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Commentary on “Mini-Open Intercostal Retroperitoneal Approach for Upper Lumbar Spine Lateral Interbody Fusion”

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Neurospine. 2023;20(2):564-566
Publication date (electronic) : 2023 June 30
doi : https://doi.org/10.14245/ns.2346594.297
Department of Neurosurgery, Baylor College of Medicine, Houston, TX, USA
Corresponding Author Alexander E. Ropper Department of Neurosurgery, Baylor College of Medicine, 7200 Cambridge St. - Suite 9A, Houston, TX, USA Email: aropper@gmail.com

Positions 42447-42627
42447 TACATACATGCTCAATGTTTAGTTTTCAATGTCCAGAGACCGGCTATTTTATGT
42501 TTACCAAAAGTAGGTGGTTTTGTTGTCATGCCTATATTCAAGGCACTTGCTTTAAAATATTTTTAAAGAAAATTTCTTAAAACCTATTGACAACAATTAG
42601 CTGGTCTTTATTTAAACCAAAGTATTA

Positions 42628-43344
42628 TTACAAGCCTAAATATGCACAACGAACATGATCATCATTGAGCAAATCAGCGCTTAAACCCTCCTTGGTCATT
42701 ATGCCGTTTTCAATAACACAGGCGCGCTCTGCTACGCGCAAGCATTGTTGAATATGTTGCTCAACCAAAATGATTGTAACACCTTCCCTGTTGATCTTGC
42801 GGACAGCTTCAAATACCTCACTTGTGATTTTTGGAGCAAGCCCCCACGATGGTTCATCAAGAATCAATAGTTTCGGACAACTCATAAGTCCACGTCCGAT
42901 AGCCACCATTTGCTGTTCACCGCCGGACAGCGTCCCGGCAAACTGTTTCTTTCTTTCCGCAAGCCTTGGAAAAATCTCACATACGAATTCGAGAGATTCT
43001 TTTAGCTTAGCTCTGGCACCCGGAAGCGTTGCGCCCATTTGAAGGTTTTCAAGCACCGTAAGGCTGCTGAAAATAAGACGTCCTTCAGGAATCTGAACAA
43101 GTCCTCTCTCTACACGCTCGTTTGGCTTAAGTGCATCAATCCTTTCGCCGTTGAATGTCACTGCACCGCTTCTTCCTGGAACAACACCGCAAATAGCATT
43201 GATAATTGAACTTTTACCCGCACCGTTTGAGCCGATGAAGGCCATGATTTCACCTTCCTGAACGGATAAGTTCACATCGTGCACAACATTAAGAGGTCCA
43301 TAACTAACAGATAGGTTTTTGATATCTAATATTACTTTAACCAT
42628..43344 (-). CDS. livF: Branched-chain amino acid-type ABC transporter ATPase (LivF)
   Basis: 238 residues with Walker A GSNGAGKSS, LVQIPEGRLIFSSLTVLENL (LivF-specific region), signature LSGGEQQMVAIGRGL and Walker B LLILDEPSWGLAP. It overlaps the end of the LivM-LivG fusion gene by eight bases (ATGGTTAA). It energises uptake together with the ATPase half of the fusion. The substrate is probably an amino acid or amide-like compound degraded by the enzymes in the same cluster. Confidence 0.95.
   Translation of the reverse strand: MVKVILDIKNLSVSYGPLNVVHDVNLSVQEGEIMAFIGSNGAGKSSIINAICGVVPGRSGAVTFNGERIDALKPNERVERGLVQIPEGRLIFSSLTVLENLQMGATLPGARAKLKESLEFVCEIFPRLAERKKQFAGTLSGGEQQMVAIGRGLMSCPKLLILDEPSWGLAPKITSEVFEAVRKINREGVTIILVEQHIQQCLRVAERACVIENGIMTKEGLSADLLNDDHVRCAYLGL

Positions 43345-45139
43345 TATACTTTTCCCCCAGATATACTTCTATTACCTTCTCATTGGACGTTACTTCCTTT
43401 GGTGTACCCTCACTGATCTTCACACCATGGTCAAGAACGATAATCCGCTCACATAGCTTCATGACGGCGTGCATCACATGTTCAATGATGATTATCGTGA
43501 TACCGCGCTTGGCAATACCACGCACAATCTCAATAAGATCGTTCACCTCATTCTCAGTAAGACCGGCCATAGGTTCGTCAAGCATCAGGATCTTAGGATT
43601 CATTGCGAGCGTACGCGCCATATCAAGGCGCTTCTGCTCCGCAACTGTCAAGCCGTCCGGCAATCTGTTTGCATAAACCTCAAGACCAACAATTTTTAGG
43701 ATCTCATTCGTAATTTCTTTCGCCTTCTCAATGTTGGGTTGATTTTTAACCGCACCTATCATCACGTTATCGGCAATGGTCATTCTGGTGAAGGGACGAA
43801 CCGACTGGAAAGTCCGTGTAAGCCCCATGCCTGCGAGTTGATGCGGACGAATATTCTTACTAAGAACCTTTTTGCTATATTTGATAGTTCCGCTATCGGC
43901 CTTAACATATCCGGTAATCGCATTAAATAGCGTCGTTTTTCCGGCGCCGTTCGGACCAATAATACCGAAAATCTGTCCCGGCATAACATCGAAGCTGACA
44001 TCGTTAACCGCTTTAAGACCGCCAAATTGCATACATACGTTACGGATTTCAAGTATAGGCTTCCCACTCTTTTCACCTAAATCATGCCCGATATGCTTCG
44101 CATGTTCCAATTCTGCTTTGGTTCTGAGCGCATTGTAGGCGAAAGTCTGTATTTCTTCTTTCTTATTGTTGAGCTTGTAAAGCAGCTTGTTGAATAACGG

Multiple minimally invasive anterior and lateral operative techniques have been developed to achieve indirect decompression and arthrodesis of the lumbar spine. Amongst them is the oblique lateral lumbar interbody fusion (OLIF) which utilizes a left-sided anterior-to-psoas window to access the disc space. This minimally invasive approach was designed to allow direct access to the anterolateral lumbar spine, through the retroperitoneal space, and lessen the retraction on the psoas muscle and lumbar plexus as compared to the relatively similar direct lumbar interbody fusion, which utilizes a transpsoas approach. Both of these lateral approaches allow for placement of larger interbody cages across the lumbar intervertebral spaces as compared to traditional posterior based interbody fusion such as the transforaminal lumbar interbody fusion [1]. Both the direct and oblique lateral approaches are clinically beneficial for select cases of spinal canal stenosis as the large graft expands foraminal height as well as increases the spinal canal diameter by stretching the ligamentum flavum, a process referred to as indirect decompression [2]. This indirect decompression may lose its effectiveness if there is cage subsidence, which is commonly a result of bony endplate injury during the discectomy. A central technical tenet of the OLIF technique is to align the retractor in parallel with the disc space to both aid in the discectomy and interbody placement as well as lessen the chance of this endplate injury as the discectomy is completed and prepared for arthrodesis [3]. While this parallel retractor placement can be achieved more easily in the lower lumbar spine, even under the iliac crest for L4–5 access, OLIF at the upper lumbar levels may be obstructed by the 10th, 11th and 12th ribs. To overcome this rib impediment, many surgeons resect the anterior portions of these ribs to access the thoracolumbar junction during the OLIF approach in order to obtain the necessary parallel retractor placement.